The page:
No shutdown, but budget constraints for federal agencies

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While Congress has avoided a government shutdown for now, the interim bill passed Thursday will only fund the government until Dec. 3.

So how does the federal government operate when it’s unclear what the next budget will cover?

For the general public, the government will seem to be functioning normally this fall.

“Social Security sends the check. Medicare pays for your stuff. The offices are open. You can get your passport,” said Laura Blessing of Georgetown University’s Government Affairs Institute.

The temporary funding bill includes additional funds to repair hurricane damage and resettle refugees. So “the damage done by government funding in this way is largely hidden,” she said.

Here’s how it’s supposed to work: Congress passes a series of spending bills, and the president signs them before the new government fiscal year begins on Oct. 1. operating on last year’s budget.

That means everything is day-to-day, said Max Stier, head of the good government group Partnership for Public Service.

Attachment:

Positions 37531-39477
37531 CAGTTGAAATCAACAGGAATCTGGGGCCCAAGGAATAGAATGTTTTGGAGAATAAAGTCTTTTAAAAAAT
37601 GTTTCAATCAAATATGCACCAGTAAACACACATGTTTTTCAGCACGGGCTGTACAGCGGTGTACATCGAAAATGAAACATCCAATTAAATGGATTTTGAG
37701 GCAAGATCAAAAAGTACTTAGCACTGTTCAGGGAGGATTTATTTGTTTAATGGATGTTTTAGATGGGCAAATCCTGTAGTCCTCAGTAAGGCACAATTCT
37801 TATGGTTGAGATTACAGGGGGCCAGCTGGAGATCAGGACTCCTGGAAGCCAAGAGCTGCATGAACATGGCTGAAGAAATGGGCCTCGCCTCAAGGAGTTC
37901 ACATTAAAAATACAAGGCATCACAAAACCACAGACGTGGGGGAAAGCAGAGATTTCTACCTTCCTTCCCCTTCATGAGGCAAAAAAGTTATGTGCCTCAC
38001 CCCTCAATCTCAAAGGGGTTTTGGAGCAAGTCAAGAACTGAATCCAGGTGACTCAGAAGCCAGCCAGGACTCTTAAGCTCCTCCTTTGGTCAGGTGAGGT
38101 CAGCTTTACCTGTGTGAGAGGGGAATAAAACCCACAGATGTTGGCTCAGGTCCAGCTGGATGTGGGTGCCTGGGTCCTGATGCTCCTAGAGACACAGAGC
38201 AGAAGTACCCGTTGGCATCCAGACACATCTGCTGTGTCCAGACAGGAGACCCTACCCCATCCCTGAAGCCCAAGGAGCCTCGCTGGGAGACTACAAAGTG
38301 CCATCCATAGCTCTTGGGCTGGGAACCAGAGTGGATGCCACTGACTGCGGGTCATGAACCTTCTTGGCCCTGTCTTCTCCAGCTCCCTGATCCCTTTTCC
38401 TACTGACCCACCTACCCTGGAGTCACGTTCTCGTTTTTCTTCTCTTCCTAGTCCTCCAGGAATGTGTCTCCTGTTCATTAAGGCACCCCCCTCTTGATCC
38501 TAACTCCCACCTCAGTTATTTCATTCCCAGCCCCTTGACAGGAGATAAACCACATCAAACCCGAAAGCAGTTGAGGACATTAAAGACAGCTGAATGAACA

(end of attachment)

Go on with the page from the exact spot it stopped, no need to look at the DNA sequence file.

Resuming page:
“So for me, the metaphor is really, you know, you’re going to buy and eat a whole loaf of bread, but you’re only given the money to buy each slice of bread individually, one at a time,” he said. said.

You can’t buy in bulk, so you end up spending a lot more – and you can’t change how you spend money. So what if a Navy ship is under repair and you need more welders than last year’s budget? Shame.

“What you can’t do is go out, post an ad and say, ‘We need welders and brazers. Hire here today, ‘and then onboard them quickly,’ said Mackenzie Eaglen, defense analyst at the American Enterprise Institute.

The Pentagon can’t even retire old ships or weapon systems it no longer wants, Eaglen said.

All of this adds up to unnecessary waste and inefficiency, which taxpayers will end up paying for – although they may not notice anything different for the next few months.

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